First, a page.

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In just over 24 hours, our long national nightmare will be over.

I kid. It probably won’t be over for a handful of hours after that, when the first returns start trickling in. Or maybe days after that if there’s a recount in any of the many toss-up states or if the losing candidate decides to contest the results.

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Labeling a politician a fascist is not usually helpful. The word is chucked around so much that it has lost most of its explanatory force. As long ago as 1944, George Orwell wrote that – “It will be seen that, as used, the word ‘Fascism’ is almost entirely meaningless …I have heard it applied to farmers, shopkeepers, Social Credit, corporal punishment, fox-hunting … Kipling, Gandhi, Chiang Kai-Shek … and I do not know what else.”

And yet, this US presidential election has seen some of America’s most prominent political commentators describe Donald Trump as a fascist. So does the Republican candidate deserve this description? Might America, indeed, be on the brink of electing a fascist as its next president? Read more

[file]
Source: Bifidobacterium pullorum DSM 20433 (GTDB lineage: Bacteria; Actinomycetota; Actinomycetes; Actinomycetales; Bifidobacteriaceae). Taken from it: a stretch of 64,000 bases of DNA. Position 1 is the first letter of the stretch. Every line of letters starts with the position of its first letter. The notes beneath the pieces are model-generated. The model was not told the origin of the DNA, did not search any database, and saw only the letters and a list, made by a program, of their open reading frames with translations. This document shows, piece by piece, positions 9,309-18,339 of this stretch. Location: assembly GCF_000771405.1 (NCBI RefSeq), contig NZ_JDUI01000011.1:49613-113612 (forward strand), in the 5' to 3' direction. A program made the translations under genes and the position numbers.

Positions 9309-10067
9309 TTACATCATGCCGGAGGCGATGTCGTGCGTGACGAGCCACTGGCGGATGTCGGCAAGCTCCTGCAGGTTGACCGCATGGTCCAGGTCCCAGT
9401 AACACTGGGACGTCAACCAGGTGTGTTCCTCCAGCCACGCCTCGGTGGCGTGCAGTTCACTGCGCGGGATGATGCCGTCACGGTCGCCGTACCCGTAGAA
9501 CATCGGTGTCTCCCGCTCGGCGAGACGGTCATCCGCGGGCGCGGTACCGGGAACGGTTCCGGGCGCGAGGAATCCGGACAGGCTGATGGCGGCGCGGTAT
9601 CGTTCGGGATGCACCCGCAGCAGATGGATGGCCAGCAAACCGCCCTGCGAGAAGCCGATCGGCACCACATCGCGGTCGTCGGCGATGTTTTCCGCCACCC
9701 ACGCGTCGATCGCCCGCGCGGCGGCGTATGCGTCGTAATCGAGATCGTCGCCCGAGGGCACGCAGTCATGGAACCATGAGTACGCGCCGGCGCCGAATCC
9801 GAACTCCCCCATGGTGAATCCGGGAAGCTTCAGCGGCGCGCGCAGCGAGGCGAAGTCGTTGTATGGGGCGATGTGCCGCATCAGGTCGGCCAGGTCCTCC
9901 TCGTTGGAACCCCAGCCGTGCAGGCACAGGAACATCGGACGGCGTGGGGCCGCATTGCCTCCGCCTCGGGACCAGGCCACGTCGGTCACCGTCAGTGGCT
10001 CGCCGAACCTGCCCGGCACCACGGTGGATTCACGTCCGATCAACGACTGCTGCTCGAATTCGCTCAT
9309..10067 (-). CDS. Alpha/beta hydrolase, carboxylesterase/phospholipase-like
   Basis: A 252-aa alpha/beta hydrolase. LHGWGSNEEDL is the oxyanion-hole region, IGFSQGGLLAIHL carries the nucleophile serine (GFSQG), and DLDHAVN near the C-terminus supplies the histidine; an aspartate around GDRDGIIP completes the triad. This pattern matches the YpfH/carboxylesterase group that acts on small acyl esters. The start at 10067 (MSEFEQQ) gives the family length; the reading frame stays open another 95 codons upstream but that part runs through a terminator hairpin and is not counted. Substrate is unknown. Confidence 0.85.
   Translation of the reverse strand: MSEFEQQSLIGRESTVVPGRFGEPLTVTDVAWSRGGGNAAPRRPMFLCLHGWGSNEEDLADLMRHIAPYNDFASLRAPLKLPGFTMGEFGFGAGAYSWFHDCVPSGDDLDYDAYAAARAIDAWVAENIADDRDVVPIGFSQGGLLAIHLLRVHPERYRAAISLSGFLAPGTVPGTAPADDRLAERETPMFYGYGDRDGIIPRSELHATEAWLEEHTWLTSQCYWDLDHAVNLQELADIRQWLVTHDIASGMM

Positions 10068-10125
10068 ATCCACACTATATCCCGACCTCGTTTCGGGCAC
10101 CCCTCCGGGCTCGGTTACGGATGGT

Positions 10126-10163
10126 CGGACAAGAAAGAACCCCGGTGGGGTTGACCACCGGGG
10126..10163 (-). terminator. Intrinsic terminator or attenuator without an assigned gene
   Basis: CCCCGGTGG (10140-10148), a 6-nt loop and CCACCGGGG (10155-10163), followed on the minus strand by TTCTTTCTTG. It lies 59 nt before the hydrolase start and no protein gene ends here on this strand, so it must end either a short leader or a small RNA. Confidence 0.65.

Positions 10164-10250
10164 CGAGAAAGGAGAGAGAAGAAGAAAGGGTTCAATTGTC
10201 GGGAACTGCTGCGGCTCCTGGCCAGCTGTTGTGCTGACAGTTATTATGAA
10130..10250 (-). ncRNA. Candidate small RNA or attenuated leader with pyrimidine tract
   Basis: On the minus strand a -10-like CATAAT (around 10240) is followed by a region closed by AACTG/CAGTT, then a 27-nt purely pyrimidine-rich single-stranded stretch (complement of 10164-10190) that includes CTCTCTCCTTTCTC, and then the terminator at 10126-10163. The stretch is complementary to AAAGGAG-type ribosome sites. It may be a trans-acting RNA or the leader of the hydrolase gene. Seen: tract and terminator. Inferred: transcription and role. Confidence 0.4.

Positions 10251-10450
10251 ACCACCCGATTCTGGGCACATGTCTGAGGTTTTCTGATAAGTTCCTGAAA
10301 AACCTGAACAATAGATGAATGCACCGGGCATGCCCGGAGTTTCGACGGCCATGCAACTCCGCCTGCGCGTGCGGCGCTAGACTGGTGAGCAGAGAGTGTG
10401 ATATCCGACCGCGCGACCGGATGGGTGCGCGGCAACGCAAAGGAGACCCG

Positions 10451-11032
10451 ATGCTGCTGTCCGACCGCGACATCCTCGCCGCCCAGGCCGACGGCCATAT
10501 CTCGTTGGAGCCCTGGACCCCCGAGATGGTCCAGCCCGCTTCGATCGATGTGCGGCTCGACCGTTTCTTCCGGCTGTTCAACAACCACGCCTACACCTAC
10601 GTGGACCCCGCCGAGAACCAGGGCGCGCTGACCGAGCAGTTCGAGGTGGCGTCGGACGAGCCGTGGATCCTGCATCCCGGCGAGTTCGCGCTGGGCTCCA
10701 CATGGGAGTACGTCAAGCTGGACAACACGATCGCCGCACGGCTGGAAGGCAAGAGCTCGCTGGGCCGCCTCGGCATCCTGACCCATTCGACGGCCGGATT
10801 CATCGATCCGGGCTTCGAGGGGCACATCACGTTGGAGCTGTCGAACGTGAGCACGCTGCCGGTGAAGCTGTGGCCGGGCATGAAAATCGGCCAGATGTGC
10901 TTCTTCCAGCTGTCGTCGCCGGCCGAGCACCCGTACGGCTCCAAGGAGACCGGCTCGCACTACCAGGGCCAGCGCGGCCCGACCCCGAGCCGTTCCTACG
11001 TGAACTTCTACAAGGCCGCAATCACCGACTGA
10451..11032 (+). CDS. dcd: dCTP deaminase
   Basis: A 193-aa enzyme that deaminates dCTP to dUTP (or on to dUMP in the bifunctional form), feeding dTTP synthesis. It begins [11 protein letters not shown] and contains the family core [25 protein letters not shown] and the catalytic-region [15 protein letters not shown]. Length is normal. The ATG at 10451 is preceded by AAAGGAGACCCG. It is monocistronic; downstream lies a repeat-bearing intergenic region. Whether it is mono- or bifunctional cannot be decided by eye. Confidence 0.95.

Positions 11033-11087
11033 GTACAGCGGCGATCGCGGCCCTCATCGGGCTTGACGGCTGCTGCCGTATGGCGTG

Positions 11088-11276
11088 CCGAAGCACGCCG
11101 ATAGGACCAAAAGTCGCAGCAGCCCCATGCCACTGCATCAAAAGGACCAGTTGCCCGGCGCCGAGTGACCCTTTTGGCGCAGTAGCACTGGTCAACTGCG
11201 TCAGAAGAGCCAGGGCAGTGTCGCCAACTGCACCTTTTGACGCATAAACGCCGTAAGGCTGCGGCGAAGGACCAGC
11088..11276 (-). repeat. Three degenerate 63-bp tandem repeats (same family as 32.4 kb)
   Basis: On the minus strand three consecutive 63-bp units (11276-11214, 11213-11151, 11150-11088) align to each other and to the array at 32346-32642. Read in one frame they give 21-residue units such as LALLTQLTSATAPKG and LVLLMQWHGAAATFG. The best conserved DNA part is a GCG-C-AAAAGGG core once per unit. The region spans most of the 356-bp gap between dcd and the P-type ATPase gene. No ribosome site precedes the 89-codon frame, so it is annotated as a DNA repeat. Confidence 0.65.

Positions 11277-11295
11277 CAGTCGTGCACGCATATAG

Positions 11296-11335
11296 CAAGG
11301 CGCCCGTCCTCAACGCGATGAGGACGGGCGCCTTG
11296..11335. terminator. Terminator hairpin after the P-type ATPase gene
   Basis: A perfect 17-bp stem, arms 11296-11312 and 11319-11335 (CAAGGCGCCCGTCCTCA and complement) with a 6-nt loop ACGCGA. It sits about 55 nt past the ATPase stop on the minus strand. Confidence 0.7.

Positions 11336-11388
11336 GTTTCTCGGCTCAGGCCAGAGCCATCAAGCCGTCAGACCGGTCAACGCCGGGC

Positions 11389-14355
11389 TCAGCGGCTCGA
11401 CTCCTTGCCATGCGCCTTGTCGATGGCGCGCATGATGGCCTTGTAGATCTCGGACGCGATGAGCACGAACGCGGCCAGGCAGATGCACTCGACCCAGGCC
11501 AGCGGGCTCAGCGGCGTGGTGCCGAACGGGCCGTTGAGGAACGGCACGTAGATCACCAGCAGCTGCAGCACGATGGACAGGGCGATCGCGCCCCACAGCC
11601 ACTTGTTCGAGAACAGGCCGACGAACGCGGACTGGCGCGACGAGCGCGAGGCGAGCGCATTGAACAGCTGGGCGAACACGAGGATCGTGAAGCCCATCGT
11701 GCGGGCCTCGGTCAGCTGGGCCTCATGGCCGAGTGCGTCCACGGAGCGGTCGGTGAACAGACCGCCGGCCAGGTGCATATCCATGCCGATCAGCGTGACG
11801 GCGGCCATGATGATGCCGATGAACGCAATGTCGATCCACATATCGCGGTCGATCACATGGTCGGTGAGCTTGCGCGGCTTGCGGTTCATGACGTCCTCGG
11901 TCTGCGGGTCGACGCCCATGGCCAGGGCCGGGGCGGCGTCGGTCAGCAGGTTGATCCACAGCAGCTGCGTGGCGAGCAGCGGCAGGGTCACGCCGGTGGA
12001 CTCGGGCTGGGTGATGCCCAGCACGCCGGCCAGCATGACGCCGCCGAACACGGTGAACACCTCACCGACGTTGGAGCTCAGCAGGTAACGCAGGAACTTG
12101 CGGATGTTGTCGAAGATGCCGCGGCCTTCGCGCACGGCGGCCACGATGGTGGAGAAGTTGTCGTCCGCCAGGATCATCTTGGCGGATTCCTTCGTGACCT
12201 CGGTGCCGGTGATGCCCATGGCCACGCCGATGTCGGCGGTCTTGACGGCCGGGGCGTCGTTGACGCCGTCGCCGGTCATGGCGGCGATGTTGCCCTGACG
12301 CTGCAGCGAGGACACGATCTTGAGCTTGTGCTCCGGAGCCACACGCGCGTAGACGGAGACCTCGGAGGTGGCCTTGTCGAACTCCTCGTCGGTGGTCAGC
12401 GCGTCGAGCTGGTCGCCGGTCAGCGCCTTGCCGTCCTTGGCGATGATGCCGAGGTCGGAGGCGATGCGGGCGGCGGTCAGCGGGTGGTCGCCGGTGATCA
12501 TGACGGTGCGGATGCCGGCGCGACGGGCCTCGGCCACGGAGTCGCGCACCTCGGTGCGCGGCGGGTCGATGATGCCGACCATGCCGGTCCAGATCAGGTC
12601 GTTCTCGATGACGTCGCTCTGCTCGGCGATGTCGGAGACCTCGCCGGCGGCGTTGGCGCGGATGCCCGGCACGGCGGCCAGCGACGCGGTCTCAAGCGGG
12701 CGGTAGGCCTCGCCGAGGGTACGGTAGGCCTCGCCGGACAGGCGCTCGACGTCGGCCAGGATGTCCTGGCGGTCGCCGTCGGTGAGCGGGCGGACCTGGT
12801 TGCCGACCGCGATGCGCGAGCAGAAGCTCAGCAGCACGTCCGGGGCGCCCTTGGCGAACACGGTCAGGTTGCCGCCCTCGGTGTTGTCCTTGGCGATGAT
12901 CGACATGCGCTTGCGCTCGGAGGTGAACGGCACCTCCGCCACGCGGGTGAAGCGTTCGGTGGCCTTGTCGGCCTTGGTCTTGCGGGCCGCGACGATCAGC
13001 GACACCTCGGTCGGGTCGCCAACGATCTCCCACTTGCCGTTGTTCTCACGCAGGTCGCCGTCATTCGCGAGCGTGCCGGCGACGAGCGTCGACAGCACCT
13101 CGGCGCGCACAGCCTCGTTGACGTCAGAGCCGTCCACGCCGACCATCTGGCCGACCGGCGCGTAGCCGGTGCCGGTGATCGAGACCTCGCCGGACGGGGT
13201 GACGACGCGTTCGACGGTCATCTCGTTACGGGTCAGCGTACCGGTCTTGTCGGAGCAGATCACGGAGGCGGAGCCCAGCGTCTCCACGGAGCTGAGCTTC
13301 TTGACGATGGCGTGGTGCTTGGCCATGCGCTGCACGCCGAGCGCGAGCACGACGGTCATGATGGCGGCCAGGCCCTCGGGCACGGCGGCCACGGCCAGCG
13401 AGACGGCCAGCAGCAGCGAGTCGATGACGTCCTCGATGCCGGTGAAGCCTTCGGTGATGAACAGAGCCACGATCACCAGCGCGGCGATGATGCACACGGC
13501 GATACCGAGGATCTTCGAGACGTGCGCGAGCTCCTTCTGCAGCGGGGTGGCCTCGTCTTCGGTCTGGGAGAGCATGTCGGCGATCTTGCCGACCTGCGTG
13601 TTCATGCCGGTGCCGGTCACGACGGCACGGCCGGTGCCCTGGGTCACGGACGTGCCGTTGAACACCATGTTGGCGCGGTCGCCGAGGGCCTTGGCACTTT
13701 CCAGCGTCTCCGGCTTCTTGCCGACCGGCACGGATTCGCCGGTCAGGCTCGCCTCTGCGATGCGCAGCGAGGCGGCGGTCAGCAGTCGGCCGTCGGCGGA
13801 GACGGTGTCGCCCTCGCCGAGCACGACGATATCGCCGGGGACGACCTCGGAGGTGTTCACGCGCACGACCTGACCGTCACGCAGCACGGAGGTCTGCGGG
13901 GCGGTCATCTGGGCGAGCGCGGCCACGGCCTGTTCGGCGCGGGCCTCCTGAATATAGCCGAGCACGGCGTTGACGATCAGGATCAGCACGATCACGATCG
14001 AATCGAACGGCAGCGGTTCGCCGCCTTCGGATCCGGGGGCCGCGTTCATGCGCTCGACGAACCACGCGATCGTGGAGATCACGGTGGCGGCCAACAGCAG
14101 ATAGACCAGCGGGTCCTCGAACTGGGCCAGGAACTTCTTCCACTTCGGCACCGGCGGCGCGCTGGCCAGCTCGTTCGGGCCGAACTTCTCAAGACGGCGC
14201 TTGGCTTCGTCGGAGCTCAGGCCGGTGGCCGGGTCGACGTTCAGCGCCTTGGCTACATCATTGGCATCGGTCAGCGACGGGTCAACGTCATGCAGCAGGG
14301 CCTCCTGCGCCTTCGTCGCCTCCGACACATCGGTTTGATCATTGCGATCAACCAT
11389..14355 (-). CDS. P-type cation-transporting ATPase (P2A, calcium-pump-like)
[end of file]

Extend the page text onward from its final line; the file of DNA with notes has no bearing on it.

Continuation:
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Last night the Chicago Cubs won the World Series, fulfilling the prophecy of the 1989 classic Back to the Future II, in which the idea of the Cubs winning their first championship since 1908 was treated as a sort of preposterous joke (in 2015, as it happens in the flick). Among the other phenomena prophesied: hoverboards, self-lacing shoes, and the rise of a brash, braggadocious, bullying businessman with a straw-coloured combover and a penchant for yelling who uses the profits from his casino to take over the Republican Party. Read more

Tonight, the Cleveland Indians host the Chicago Cubs for Game 7 of the World Series, which will pit a team that hasn’t won a baseball championship in nearly 70 years against one that hasn’t won one in 108 years. Read more

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There’s just one week left in the most surprising election in recent memory.

Here’s where we’re at: polls are tightening amid a flood of stories that probably would have upended most races. Read more